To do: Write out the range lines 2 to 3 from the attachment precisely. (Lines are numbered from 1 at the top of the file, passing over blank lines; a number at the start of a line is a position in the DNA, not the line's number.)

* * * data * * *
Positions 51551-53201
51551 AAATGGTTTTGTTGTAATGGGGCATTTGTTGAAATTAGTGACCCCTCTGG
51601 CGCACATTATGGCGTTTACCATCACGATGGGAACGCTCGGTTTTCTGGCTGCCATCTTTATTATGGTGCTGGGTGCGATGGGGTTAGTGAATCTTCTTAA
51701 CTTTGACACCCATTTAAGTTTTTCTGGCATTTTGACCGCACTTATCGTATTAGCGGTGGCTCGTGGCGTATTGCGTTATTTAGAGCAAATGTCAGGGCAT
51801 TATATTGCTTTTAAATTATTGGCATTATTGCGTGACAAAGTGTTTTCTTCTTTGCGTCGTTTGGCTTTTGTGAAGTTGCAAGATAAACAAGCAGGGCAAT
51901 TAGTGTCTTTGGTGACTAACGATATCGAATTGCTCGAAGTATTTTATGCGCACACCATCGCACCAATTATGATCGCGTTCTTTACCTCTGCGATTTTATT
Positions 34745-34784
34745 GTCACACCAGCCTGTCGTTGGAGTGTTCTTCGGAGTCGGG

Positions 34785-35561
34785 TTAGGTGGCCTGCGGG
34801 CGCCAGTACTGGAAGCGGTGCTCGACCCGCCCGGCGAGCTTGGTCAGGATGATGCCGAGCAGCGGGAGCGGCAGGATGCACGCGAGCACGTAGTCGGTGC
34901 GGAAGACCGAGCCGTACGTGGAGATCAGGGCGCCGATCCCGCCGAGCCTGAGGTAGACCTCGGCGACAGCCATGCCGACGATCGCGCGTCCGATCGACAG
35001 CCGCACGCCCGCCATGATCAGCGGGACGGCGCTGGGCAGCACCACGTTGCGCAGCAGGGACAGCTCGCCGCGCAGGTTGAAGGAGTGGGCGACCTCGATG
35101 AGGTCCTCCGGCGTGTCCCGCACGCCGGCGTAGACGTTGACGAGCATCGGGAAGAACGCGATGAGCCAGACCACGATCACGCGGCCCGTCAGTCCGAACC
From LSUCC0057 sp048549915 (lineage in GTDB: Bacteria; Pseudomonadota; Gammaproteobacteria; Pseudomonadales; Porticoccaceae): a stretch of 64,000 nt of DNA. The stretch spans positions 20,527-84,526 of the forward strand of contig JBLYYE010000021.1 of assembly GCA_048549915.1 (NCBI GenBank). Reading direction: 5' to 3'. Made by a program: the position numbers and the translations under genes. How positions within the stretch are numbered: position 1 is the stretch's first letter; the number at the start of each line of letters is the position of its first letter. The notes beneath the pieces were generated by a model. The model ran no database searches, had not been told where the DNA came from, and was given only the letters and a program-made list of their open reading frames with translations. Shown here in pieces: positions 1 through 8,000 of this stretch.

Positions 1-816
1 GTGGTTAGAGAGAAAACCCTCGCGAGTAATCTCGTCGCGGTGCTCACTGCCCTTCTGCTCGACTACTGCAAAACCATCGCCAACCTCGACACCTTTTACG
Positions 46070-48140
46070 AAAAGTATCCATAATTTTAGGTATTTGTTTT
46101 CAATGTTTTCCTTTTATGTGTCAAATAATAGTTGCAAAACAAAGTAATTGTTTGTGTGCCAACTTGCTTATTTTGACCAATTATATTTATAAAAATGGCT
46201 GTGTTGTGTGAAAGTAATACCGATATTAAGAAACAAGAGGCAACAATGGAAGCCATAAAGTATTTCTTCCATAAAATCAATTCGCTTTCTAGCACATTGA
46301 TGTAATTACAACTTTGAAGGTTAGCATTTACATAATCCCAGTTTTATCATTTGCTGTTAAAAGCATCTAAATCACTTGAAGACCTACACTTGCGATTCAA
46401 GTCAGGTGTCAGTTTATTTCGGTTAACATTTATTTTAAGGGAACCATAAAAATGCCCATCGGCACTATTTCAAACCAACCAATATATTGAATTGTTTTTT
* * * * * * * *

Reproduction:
51551 AAATGGTTTTGTTGTAATGGGGCATTTGTTGAAATTAGTGACCCCTCTGG
51601 CGCACATTATGGCGTTTACCATCACGATGGGAACGCTCGGTTTTCTGGCTGCCATCTTTATTATGGTGCTGGGTGCGATGGGGTTAGTGAATCTTCTTAA